With all the amazing sci-fi movies on Plex in November, allow me to single out Gareth Edwards’s Monsters: a larger-than-life creature feature that became the writer and director’s audition for 2014’s Godzilla reboot. The film stars Scoot McNairy as Andrew Kaulder, an American photojournalist stuck escorting his New World Chronicle boss’s daughter, Samantha Wynden (Whitney Able), safely home by crossing through Mexico’s “Infected Zone” where gargantuan entities roam. It’s as much a drama about walled-in countries, foreign invaders, border crossings, and far more socio-political issues, but if there’s one aspect that always sticks with me, it’s the overwhelming feeling of insignificance whenever Edwards’s camera (Edwards acts as cinematographer as well) reveals the towering tentacle lifeforms who’d crush humans underfoot like ants.
Now, Monsters is shot in standard third person for a majority of the runtime. Mexico’s dangerous “Infected Zone” is a landscape of gas-mask filled villages, overgrown ruins of toppled cities, and extraterrestrial threats, as we’re used to seeing on theater screens. Then, during more intense bouts of militaristic intervention, the camera switches to first person, “found footage” displays, and there’s an extra layer of existential dread. We’re now seeing through Andrew’s eyes, on Samantha’s level, only able to crane necks as impossibly massive “monsters” impose threats that are, in a matter of words, unfathomable. Humans like to believe we’re the center of the universe, after all. The existence of behemoths that could squash our civilization out of sheer boredom on a Sunday afternoon changes everything.
When I rewatch these night-vision combat sequences between soldiers and aliens, I think about how perspective is used so proficiently to heighten terror by scale comparisons. Much like Cloverfield. Or Trollhunter. When Hud (T.J. Miller) turns his camera on “Clovie” before becoming another snack or when Clovie lunges upward at an escaping helicopter, its gaping jowls ready to chew, the paralyzing fear of fitting inside Clovie’s open mouth becomes an unfamiliar concern. Likewise, André Øvredal maximizes his final troll beast’s size as its foot barely fits in the lens, and the chaos becomes inescapable. How can you avoid something that takes strides bigger than football fields? There’s enough imposed awe as an observer from afar, but the added emphasis of being eye-level, replicating reality, becomes something all-encompassing.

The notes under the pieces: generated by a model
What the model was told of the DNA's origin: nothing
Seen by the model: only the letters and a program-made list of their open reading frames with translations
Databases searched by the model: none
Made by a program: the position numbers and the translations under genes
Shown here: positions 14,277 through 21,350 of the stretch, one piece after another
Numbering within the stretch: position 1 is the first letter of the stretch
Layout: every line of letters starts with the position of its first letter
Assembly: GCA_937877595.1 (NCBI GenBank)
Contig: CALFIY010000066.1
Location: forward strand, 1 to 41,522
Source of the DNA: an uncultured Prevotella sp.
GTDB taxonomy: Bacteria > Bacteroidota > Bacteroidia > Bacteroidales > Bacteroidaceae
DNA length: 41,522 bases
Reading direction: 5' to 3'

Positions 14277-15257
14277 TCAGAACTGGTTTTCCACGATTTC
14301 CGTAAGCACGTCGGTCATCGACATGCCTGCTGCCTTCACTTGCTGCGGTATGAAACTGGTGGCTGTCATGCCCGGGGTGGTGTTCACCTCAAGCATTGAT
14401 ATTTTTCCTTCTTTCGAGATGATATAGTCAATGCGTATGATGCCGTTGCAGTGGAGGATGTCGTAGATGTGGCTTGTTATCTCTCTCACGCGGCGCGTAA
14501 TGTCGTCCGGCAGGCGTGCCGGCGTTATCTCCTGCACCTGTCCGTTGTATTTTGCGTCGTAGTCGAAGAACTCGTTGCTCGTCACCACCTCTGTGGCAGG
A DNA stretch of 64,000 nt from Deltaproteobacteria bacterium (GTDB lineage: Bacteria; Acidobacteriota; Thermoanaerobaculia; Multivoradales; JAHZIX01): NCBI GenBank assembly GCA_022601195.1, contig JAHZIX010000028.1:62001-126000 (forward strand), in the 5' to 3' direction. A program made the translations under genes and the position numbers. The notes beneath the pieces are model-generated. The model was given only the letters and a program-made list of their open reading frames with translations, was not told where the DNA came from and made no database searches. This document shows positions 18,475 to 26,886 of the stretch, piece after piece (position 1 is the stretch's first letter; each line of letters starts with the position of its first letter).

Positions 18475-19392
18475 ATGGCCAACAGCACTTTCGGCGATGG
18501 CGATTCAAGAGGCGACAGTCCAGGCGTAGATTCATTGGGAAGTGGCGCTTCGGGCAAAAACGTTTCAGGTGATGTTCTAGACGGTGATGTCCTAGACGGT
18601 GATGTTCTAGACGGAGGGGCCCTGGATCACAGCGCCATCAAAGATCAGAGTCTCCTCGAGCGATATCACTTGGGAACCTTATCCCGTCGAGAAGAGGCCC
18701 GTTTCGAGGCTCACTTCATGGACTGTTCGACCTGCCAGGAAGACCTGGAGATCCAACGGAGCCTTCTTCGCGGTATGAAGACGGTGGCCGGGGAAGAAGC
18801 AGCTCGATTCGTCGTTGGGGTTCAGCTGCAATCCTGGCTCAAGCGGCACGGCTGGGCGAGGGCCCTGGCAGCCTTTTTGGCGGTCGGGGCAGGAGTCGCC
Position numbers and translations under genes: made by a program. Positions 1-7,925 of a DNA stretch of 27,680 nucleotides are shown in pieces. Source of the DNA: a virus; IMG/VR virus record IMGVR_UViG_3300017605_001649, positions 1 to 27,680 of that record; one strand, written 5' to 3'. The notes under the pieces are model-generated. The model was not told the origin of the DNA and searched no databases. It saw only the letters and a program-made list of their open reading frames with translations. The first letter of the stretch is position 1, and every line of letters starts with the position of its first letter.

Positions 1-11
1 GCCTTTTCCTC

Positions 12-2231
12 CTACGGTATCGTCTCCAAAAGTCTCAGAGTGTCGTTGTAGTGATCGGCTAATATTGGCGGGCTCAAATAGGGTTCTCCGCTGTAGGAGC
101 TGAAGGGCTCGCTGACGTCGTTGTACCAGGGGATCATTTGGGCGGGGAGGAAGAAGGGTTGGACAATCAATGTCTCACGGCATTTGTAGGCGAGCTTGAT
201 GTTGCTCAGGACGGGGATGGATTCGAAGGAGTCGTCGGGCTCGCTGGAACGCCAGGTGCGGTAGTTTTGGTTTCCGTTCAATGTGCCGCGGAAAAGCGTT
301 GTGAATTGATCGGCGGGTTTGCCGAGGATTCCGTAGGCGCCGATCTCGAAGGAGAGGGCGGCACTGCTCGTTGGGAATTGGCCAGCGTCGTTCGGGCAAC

Monsters isn’t a thrill-ride by any means, much less than the two previous titles, but that doesn’t make Edwards’s race against time through illegal trafficking routes any less noteworthy in its creature-feature aspirations. As a reliable science fiction assessment of modern society, Monsters sends two visiting Americans through a Mexican wasteland towards the erected US-Mexico border barrier. As Andrew comes to learn, from infected fungus growing on trees to our country’s antagonistic bombing raids on Mexican soil, there’s a larger story than attackers from outer space. “It’s different looking at America from the outside-in,” Andrew says while gazing at the concrete mega-wall protecting idealistic suburbs inside the states…having just passed a dead child’s corpse. It’s this moment of reflection, and admission, about what’s taken for granted as they sit atop an abandoned temple with no aggressors in sight.
Again, Edwards is playing with scale. An impassible divider separates two countries fighting the same battle, stretching farther than the camera can convey. It’s not just about this crushing sense of futility when forced to grapple with the notion that creatures bigger than housing complexes could snuff out humanity. Edwards’s representation of the wall, at this moment, legitimizes the tremendous lengths governments and people will go to to protect their beliefs, their narratives, and themselves at any cost (materials, prices, lives). It’s an obvious statement, no doubt. “The larger something is, the more we notice.” Yet, not every film can effectively drive this truth home like Monsters, or Cloverfield, or Trollhunter. With that in mind, I believe first-person is the critical differentiation (even in the wall moment, Edwards is sure to lower our view to Andrew and Samantha’s vantage).
From Gareth Edwards’s military convoy disaster at the beginning of Monsters, it’s obvious why Legendary and Warner Brothers would eventually tap the English filmmaker to re-Americanize Toho’s Kaiju icon. There’s a reason for his immediate blockbuster acclaim, which would then lead to a Star Wars gig with spinoff Rogue One. Even so, there’s more to Monsters than metropolis smashing or supersized-entity brawls. Edwards treats his “monsters” as more than brutish destroyers, given how Andrew and Samantha observe interactions that don’t uphold widespread propaganda that instigates an aversion to what we do not immediately understand. Monsters is a stunning feature debut that understands both how to accentuate a creature’s physical dominance and expose outsider anxieties but never concedes one simple visual storytelling constant.
There’s no more freeing acknowledgment (or petrifying, dependent on the scenario) than admitting how small you are in the universe’s grand scheme.
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